Home > Boards > Free Zone > All Trading - Technical > THE TRADING DOJO

$PMCB Pharmacyte Biotech Inc (OTCMKTS:PMCB): Upside Potential On

Public Reply | Private Reply | Keep | Last ReadPost New MsgNext 10 | Previous | Next
$Pistol Pete$ Member Profile
Member Level 
Followed By 2,286
Posts 236,231
Boards Moderated 70
Alias Born 05/06/14
160x600 placeholder
$Pistol Pete$ Member Level  Wednesday, 11/02/16 12:22:28 AM
Re: None
Post # of 3021 
$PMCB Pharmacyte Biotech Inc (OTCMKTS:PMCB): Upside Potential On A Phase 2 Catalyst

Mid September, Pharmacyte Biotech Inc (OTCMKTS:PMCB) CEO Kenneth L. Waggoner put out a press release addressing to the company’s pancreatic cancer investigation. Well, it was titled as such, but after touching on pancreatic cancer he went on to say he knows that the company’s share price is frustrating for investors, and that even though it looks like there’s very little going on behind the scenes, the company is working hard and fast to get its treatment back into the clinic.

A phase 2 study should have been well under way now, and certain delays have meant this isn’t yet the case. The delays, Waggoner says, are primarily related the the fact that the drug is a biologic and not an NCE. There’s some validity in what he is saying – biologics are more difficult to develop from a manufacturing and storage perspective – but it probably won’t wash with those shareholders that have held stock for the last two or three years waiting for a catalyst.

Anyway, we think that things are finally about to get moving again, and based on the company’s rhetoric, that we could see the initiation of the long awaited phase 2b at some point early next year.

We also really like the science. The company is using what it calls its Cell in a Box technology to go after a number of oncologic indications, of which pancreatic cancer is the primary target. The MOA is simple, but elegant. Currently, a combo treatment of Abraxane and gemcitabine (two SOC chemo agents) is the gold standard in pancreatic cancer. It works to some degree, but has a really severe toxicity profile, and patients are essentially undergoing treatment to get an extra eight weeks of life, each of which they spend in pain and vomiting. It’s the gold standard, but in this space, that doesn’t mean much.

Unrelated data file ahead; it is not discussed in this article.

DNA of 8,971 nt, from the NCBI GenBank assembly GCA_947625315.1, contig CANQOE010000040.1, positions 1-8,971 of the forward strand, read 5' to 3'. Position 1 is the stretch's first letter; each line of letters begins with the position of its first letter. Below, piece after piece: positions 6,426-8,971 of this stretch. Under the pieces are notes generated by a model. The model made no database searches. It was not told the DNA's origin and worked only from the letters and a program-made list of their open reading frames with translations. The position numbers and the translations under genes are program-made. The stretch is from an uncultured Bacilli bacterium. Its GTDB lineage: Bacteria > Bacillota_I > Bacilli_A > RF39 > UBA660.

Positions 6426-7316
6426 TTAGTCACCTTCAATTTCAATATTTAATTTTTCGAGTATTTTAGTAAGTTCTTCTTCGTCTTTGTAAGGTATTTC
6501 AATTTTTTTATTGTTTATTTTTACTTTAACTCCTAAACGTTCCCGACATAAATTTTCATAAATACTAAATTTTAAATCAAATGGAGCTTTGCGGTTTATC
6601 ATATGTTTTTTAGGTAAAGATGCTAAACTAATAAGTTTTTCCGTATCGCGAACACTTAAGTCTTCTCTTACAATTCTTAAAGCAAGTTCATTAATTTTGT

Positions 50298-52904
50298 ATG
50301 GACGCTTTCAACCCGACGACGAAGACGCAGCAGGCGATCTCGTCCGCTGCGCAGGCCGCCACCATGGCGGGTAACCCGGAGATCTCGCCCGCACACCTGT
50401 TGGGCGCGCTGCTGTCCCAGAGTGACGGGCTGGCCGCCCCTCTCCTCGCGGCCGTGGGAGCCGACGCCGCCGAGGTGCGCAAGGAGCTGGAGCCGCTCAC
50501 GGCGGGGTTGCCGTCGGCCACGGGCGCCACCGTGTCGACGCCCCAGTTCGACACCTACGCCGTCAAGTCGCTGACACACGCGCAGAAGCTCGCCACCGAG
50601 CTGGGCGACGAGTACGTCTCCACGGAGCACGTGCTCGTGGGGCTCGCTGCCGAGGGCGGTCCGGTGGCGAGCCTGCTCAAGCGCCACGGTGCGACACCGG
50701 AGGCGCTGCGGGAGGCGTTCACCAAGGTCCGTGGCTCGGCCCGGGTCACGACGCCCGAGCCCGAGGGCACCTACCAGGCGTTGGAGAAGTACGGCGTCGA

Pharmacyte’s technology is rooted in a type of encapsulated cell that produces a protein that is otherwise produced only in the liver. With traditional chemotherapy, the chemo is introduced systemically, it passes through the liver, and the cell in question activates it. It then carries on through the system to its target (in this instance, the pancreas). Of course, as well as the pancreas, it’s also being washed around other parts of the body, killing healthy cells as it goes.

With Cell in a Box, a physician injects the encapsulated cell into the patient, as close to the cancerous cells (tumor) as possible. They then introduce a chemo agent called ifosfamide systemically, but at one third the dose of a standard treatment. The ifosfamide would normally need to pass through the liver for activation, but instead it travels to the cell capsules, which absorb it, activate it, and pump it back out on location.

So that’s how it works, what do we know about efficacy so far?

Well, from two trials that have been conducted, we know two important things.

One, that it seems to work. In a phase I trial, as compared to gemcitabine (another SOC chemodrugm, with the data points deriving from an old trial), the Cell in a Box ifosfamide combination increased median survival from 28 to 44 weeks, and the percentage of one-year survivors increased from 18% to 36%.

Two, that it isn’t improved with an increased dose. In a phase II trial, patients took a double dose, and efficacy results were weak. Also at the higher dose, the safety profile was poor.

With proof of concept in place, an established maximum tolerable dose and some sound safety data in hand, it can only be the above mentioned manufacturing issues that are holding Pharmacyte back. And it’s not the first company to require a biologic for an expanded trial, so we know the issue will resolve sooner or later.

Which brings us to a final point, cash. The longer the company holds out on initiating the trial, the longer it is going to have to rely on shareholder cash injections to maintain operations. It’s got about $2 million on hand right now, and burns about $1 million every quarter. Even without the added cost of a phase IIb initiation, therefore, cash wouldn’t last too far in to 2017. As such, we’ll almost certainly see a dilutive raise between now and trial initiation.


Public Reply | Private Reply | Keep | Last ReadPost New MsgNext 10 | Previous | Next
Follow Board Follow Board Keyboard Shortcuts Report TOS Violation
Current Price
Detailed Quote - Discussion Board
Intraday Chart
+/- to Watchlist